Defeated in Jeppe in 1915 because of his support for the war, Creswell was elected for Troyeville in 1916. Five years later he lost that seat, but was returned for Stamford Hill, Durban, in 1922 and 1924. In July 1922 he held talks, as leader of the Labour Party, with Hertzog, which led to an agreement to form a united opposition against Smuts. This produced the formal pact between the National and Labour parties in April the following year. In 1924 the pact won the general election on a platform built around 'Civilised Labour'. Creswell was given the key portfolio of labour, as well as defence, in Hertzog's cabinet. He began to build up the new department of labour, and introduced segregationist measures, most notably the Colour Bar Act of 1926. Creswell was given strong support in his later political career by his wife, Margaret Philippa Bingham Groenewald, née Boys, whom he married on 1 December 1920. The widow of Albert Groenewald, a medical man, she was twenty years younger than Creswell but they were admirably suited to each other.

By 1928 the Labour Party had split, with a majority section believing that the party's national council should be able to dictate to Labour members of parliament. Creswell rejected this and lost the leadership of the party, but kept Hertzog's support, and was retained in the cabinet after the 1929 general election. His career as a minister ended early in 1933 when Hertzog joined Smuts, who would not have Creswell in his cabinet. Creswell was returned as member of parliament for Bellville in 1933 and remained in parliament until 1938. In 1933 he was elected vice-president of the International Labour Organization conference in Geneva, and in 1935 became its chairman.

Though not a ‘man of the people’, Creswell tried to hold the Labour Party together, but with the rise of Afrikaner nationalism there was no long-term future for a party of white labour. His key ideas—all-white labour in the mines and total territorial segregation—were impractical, and his main political significance lies in the way he helped bring the National Party to power in 1924, enabling it to implement more segregationist legislation. He was a competent minister and a man of integrity and culture, who had a wide circle of friends among English-speaking and Afrikaner whites, though he did not suffer fools gladly. Inclined to be autocratic, he was derided by critics, one of whom called him 'the pregnant sardine' (Nicholls). Creswell retired to Kuilsriver, outside Cape Town, and died there of a stroke on 25 August 1948. He was cremated at Epping, Cape Town. His widow wrote a memoir of her husband which was published in 1956.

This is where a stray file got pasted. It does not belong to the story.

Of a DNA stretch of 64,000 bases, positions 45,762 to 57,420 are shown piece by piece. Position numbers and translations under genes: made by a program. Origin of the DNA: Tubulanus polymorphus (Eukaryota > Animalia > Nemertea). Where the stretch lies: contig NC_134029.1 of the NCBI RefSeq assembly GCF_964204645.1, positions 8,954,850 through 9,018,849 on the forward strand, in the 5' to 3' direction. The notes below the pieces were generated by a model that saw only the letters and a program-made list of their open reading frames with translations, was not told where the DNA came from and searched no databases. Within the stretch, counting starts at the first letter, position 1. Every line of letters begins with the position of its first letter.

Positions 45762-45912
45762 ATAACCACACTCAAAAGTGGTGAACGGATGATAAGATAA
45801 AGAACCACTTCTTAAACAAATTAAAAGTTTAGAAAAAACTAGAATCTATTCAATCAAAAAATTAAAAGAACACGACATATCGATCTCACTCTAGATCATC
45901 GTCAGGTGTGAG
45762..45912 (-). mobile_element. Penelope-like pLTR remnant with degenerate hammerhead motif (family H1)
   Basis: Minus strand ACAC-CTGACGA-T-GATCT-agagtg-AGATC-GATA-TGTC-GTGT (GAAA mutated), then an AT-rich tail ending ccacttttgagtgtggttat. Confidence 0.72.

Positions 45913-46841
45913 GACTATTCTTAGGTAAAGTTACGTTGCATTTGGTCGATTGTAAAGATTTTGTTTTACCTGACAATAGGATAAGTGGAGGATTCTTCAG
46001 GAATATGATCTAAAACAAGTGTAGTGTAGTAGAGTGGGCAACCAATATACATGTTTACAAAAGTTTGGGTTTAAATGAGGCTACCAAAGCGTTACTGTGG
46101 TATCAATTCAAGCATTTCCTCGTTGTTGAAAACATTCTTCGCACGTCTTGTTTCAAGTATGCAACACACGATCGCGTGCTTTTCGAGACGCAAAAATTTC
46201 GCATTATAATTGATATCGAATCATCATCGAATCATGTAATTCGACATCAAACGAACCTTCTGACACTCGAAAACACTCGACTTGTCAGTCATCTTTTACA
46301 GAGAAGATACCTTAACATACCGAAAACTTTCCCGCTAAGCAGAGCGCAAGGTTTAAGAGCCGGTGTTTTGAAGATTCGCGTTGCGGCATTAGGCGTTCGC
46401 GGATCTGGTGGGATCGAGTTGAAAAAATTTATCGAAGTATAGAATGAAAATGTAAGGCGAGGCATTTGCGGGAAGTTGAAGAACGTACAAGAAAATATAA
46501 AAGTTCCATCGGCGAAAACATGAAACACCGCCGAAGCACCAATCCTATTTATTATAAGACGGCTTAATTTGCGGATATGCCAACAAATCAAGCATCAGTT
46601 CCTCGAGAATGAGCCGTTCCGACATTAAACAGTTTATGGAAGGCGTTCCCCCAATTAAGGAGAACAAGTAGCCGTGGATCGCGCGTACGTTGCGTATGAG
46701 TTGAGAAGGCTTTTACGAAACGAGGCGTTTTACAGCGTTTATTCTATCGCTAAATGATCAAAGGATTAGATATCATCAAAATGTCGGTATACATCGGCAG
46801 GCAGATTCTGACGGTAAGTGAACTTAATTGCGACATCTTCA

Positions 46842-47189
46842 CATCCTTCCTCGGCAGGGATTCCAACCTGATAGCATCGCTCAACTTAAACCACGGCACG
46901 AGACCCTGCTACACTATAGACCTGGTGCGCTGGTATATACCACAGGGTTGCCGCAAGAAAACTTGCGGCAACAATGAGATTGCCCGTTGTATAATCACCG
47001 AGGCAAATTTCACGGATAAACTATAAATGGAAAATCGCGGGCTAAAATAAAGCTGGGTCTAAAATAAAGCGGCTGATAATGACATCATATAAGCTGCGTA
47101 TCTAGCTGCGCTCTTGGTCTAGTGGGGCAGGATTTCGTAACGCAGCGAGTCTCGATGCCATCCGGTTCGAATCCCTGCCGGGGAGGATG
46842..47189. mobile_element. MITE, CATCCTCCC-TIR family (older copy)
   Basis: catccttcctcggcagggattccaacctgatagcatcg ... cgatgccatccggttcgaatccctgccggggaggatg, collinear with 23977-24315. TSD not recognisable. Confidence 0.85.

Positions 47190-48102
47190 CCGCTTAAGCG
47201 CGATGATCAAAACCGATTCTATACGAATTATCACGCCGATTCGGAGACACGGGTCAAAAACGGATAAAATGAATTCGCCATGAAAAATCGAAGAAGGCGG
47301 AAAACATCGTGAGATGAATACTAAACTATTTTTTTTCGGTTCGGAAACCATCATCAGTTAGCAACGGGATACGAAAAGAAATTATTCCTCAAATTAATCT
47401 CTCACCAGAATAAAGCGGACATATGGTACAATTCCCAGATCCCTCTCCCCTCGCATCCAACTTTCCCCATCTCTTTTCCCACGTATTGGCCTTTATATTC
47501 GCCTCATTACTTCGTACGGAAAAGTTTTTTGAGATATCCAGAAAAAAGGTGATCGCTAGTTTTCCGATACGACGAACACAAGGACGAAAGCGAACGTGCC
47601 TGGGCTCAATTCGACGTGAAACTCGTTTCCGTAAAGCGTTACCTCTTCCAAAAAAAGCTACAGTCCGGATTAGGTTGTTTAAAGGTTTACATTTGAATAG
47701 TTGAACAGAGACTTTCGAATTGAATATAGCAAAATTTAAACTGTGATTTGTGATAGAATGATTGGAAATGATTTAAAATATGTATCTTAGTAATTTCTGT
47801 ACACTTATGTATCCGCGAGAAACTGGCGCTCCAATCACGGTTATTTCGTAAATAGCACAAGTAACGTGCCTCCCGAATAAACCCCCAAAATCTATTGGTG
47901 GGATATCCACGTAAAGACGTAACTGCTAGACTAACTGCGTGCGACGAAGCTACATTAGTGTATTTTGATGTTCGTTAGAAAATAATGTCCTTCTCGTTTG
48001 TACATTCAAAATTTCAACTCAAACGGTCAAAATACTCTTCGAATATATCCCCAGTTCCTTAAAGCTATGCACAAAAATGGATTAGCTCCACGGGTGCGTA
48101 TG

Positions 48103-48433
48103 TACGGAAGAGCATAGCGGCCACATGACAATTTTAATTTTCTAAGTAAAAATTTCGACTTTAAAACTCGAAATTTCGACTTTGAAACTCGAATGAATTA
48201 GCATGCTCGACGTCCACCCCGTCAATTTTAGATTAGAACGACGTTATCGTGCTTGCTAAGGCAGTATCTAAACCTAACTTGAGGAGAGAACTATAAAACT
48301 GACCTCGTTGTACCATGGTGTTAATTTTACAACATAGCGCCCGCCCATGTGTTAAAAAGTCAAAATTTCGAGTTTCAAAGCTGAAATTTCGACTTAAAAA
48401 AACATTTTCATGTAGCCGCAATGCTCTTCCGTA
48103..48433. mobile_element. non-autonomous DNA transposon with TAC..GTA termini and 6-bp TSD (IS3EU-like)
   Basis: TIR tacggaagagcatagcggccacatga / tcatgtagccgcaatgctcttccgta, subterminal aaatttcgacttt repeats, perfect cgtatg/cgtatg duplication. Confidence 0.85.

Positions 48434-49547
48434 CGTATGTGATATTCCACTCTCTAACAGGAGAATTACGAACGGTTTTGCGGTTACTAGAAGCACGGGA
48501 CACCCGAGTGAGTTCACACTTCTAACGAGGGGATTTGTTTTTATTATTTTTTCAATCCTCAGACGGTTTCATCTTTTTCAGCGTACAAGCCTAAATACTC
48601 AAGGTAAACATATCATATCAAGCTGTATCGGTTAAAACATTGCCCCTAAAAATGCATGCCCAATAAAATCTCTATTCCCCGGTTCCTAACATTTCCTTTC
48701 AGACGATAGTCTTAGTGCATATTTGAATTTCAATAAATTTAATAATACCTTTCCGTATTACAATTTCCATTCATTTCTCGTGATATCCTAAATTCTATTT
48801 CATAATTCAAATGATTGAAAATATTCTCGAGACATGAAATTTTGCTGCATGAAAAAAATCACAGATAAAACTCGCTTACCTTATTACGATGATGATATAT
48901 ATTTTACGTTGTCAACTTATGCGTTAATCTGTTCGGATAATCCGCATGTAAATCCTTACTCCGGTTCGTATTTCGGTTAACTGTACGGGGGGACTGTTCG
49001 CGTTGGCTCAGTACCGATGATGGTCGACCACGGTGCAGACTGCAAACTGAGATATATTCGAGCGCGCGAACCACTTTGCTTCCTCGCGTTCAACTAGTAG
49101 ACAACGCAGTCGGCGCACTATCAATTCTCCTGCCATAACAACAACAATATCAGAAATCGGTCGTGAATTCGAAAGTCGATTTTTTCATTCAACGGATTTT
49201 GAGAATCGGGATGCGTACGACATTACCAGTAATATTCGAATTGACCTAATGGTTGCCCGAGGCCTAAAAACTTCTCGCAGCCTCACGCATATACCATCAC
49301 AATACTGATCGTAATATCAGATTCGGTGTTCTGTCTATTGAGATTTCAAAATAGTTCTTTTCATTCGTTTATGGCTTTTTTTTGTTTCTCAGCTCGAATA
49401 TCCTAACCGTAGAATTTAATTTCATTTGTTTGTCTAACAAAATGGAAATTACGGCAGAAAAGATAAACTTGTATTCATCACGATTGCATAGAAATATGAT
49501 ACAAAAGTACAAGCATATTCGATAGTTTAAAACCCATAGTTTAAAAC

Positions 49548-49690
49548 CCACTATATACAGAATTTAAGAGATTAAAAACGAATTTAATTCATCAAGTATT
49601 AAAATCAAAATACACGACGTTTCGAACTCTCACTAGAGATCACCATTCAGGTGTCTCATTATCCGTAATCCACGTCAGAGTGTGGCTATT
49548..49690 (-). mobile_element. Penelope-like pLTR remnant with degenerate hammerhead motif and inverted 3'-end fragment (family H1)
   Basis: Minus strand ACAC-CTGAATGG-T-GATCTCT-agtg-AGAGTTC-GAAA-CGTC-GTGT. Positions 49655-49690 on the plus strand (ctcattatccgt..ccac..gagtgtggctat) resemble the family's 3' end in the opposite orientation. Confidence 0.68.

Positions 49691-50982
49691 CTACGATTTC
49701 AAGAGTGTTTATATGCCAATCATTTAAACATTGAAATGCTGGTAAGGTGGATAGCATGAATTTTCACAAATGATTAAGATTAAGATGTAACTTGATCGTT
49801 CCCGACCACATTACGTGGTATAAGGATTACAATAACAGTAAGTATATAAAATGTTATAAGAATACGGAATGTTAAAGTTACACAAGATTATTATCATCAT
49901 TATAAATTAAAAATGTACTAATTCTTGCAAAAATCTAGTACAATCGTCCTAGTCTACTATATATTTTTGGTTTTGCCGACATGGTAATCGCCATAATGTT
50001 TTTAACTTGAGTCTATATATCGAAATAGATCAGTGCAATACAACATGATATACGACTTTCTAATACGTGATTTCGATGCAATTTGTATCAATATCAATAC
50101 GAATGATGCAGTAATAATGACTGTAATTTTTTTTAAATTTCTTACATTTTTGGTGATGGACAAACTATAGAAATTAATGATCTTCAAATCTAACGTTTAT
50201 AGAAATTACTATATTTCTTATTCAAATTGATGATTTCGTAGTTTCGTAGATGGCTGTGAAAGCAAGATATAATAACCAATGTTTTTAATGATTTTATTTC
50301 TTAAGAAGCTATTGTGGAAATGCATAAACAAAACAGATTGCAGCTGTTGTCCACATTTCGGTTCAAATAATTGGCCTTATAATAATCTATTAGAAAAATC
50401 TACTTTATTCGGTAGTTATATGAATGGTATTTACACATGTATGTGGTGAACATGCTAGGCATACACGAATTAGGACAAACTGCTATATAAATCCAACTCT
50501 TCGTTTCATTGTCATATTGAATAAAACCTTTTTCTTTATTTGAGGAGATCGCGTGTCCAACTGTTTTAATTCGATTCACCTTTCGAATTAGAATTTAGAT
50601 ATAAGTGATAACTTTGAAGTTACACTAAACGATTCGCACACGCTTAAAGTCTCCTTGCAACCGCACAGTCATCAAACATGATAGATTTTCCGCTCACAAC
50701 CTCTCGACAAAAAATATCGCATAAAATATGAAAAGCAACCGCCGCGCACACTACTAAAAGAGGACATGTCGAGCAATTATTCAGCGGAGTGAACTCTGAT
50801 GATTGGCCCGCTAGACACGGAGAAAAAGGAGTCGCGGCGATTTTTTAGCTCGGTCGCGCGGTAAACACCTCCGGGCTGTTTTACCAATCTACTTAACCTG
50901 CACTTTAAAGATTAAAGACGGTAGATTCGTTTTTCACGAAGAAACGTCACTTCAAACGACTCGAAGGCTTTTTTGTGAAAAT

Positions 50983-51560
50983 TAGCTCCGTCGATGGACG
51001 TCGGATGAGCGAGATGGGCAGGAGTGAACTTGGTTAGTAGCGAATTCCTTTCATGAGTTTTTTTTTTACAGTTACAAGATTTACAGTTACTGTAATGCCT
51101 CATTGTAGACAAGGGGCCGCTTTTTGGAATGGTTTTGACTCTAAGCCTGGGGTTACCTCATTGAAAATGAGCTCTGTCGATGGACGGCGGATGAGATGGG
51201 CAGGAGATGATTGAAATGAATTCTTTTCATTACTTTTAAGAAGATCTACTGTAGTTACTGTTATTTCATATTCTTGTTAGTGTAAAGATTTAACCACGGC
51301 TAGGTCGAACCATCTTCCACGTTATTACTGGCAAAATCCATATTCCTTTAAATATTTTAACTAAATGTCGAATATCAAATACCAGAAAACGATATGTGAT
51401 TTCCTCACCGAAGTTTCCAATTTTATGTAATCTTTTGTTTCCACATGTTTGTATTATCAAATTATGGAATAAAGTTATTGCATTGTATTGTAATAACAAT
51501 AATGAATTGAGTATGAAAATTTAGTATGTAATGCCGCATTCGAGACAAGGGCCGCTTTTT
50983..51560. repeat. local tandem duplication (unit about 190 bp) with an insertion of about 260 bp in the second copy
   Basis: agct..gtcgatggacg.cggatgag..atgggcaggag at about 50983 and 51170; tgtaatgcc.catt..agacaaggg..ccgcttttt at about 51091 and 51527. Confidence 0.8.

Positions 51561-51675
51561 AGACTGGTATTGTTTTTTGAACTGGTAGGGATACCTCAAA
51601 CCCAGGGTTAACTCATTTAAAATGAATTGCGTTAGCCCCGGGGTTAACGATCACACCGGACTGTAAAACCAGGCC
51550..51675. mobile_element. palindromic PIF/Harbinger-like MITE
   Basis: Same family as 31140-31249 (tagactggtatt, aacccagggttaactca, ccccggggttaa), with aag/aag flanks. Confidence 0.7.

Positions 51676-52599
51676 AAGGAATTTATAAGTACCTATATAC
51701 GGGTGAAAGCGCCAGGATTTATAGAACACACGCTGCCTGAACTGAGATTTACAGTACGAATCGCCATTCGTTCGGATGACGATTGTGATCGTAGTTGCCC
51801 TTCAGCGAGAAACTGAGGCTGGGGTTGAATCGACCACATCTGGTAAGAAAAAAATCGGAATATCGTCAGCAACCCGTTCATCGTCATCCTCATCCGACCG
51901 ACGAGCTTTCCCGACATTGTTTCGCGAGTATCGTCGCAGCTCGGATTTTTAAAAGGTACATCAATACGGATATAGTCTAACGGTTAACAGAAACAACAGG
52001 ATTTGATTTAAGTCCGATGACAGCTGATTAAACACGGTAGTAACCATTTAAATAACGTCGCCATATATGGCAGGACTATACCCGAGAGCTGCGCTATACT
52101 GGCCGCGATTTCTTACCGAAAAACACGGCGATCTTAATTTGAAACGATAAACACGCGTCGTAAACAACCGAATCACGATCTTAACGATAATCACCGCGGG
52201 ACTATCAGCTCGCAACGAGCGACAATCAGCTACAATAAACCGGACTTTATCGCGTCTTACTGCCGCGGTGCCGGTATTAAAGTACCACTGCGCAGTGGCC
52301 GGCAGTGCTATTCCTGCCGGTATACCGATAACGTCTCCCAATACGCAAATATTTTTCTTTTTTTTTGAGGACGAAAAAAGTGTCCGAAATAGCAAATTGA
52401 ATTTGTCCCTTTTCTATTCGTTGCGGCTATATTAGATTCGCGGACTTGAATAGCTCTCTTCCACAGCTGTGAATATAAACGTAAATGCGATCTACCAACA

Sources

  • M. Creswell, An epoch of the political history of South Africa in the life of Frederic Hugh Page Creswell (Cape Town, 1956)
  • F. Creswell, The Chinese labour question from within: facts, criticism and suggestions; impeachment of a disastrous policy (1905)
  • L. E. Neame, Some politicians (Cape Town, 1929)
  • W. K. Hancock, Smuts, 2: The fields of force, 1919–1950 (1968)
  • C. F. Nieuwoudt, ‘Creswell, Frederic Hugh Page’, DSAB
  • D. Ticktin, ‘The origins of the South African labour party’, PhD diss., University of Cape Town, 1973
  • D. Ticktin, ‘The war issue and the collapse of the South African labour party, 1914–15’, South African Historical Journal, 1 (Nov 1969)
  • B. J. Liebenberg and S. B. Spies, eds., South Africa in the twentieth century (Pretoria, 1993)
  • G. H. Nicholls, South Africa in my time (1961)

Archives

  • National Archives of South Africa, Pretoria, Transvaal archives depot, MSS
  • CUL, Smuts MSS
  • National Archives of South Africa, Pretoria, Hertzog MSS
  • National Archives of South Africa, Pretoria, Union archives

Film

  • National Film Archive, South Africa

Likenesses

  • two photographs, 1931–6, repro. in Creswell, An epoch
  • Quip, caricature, repro. in Neame, Some politicians, 25
(1920–)